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SD’s First Zero Waste Salon Celebrates Success

ESG: Sustainability-Focused Firm Recycles Hair Color, Clippings, Metal

San Diego’s  Scisters Salon is leading the charge towards a more sustainable future as the city’s first so-called zero waste salon for its efforts toward lowering the amount of trash that winds up in landfills.

Alexandra Bertch 
Brand Ambassador 
Scisters Salon

“We’re proud to be the first, but certainly hope we are not the last!” Scisters Salon Brand Ambassador Alexandra Bertch told the  Business Journal.

Typical daily salon waste includes more than 42,000 pounds of excess hair color, a staggering 63,000 pounds of hair clippings and 110,000 pounds of metal.

“San Diego residents are known for being environmentally conscious and actively working towards reducing their carbon footprint. Many people in San Diego are already familiar with the concept of zero waste and are actively seeking out businesses that align with their values,” added Bertch.

The salon was founded in 2010 by best friends Melissa Parker and Easton Bajsec. After working at a different salon, they decided to launch their own salon with a vision of focusing on sustainable practices.

“Over time I felt like a hypocrite by pushing plastic bottles of shampoo onto our guests. I knew there were some zero waste refill stores around the world, but I wondered if there was another salon that I could use as a model,” said Bajsec. “I couldn’t find one. In business school, we learned a lot about differentiation. This was our moment. We had the opportunity to do something that nobody before us had done and hopefully pave the way for other beauty professionals.”

Every inch of Parker and Bajsec’s salon keeps sustainability in mind. They say recycled hair clippings can help clean oil spills. Foil and color tubes can be melted down and repurposed. Leftover color can be turned into clean energy.

Parker and Bajsec buy products in bulk to avoid wasting smaller containers and they let guests bring in their own bottles to be filled. They choose glass and aluminum over plastic and even have a “jar library” where guests can use a recycled salsa jar or sauce jar to fill. They choose sugaring over waxing, because it uses fewer disposables and they purchase laundry soap from a local refill store. Even their décor is previously owned or antique.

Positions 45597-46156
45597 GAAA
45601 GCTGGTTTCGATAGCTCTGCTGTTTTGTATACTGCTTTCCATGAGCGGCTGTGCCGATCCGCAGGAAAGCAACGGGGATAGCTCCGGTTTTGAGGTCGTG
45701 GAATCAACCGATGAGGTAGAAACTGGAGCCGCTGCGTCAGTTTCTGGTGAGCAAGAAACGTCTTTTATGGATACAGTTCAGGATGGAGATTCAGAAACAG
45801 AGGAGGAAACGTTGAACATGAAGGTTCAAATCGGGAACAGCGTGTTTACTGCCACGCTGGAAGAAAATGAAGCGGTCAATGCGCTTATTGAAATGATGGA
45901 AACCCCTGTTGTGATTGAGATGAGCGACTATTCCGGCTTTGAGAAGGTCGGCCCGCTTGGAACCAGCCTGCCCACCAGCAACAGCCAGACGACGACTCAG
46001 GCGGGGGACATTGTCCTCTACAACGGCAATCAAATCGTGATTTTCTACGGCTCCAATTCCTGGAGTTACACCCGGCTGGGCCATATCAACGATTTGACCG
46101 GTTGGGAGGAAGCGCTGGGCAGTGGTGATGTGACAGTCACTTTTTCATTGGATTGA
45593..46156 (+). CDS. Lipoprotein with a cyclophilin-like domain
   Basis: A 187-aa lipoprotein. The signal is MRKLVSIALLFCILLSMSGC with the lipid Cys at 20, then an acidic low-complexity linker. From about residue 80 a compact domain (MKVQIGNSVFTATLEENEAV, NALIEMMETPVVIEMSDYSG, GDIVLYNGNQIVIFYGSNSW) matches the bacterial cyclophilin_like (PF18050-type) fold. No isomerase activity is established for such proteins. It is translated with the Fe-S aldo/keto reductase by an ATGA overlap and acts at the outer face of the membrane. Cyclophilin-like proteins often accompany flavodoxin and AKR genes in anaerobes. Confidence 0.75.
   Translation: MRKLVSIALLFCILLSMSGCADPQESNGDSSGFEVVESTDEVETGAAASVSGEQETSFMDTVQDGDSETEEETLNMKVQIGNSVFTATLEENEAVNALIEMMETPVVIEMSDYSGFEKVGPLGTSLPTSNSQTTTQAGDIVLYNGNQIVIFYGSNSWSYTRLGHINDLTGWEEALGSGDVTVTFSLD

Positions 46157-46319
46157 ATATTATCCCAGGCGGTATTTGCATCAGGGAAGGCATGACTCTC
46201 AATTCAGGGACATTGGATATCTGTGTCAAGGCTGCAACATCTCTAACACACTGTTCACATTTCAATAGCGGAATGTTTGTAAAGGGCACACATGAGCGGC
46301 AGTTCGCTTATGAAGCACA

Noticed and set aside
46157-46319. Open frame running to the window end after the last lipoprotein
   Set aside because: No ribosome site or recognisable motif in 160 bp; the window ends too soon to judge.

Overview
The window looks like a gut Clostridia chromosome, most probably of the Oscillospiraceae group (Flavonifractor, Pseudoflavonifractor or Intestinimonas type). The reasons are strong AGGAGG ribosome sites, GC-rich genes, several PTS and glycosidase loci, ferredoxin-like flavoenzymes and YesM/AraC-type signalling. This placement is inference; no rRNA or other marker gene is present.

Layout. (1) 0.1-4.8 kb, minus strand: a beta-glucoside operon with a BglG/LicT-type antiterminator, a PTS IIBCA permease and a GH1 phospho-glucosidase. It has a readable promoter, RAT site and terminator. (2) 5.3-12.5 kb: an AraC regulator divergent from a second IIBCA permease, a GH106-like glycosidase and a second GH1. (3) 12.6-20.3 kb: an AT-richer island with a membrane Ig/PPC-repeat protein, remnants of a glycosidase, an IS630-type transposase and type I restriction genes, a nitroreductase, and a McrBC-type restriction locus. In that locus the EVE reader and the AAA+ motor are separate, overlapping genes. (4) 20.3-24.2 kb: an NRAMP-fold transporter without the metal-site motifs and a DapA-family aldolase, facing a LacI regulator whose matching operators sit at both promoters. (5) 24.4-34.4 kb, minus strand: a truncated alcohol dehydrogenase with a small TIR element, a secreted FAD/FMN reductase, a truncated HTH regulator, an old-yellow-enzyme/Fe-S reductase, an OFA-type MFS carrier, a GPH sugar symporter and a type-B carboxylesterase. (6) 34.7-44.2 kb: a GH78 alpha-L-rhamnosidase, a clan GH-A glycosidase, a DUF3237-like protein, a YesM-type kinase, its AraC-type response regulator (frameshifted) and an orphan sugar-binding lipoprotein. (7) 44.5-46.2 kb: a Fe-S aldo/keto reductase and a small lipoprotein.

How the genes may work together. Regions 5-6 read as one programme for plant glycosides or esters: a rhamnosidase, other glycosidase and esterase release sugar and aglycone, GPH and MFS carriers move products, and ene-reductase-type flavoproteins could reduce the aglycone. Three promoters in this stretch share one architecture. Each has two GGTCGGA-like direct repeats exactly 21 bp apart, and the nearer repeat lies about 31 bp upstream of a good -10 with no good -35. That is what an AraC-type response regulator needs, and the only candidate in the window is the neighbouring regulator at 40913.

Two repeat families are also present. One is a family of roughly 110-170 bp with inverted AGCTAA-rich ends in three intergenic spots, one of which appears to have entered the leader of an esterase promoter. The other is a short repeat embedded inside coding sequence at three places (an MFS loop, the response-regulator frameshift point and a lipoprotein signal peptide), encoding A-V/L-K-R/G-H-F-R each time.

Scisters Salon partnered up with Green Circle Salons, a Canadian organization supplying more than 16,000 beauty industry businesses with the support and tools needed to adopt better practices.

Shane Price 
CEO 
Green Circle Salons

“To start being more sustainable today, these businesses can take simple steps such as recycling and reducing energy and water consumption by using LEDs and low-flow faucets. These changes can lead to higher profitability while making a significant difference to the planet,”  Green Circle Salons’ CEO Shane Price said. “We have 36 certified sustainable salons in the San Diego area.”

While Southern California’s local governments generally promote commercial recycling programs, sometimes it’s not enough. “These programs typically do not accept beauty-specific wastes such as hair clippings, hair foils, color tubes and excess hair color. Green Circle Salons provides salons in this region an opportunity to divert these hard-to-recycle materials from the landfill,” added Price.

Scisters Salon

FOUNDED: 2010
COFOUNDERS:  Melissa Parker and Easton Bajsec
LOCATION: La Mesa
EMPLOYEES: 8
BUSINESS: Beauty salon
WEBSITE:  scisters.com
CONTACT:  scisters@gmail.com
NOTABLE: The salon is  currently in the process of getting its new toxin free and refillable hair care line Element Refillable Beauty into the wholesale community.

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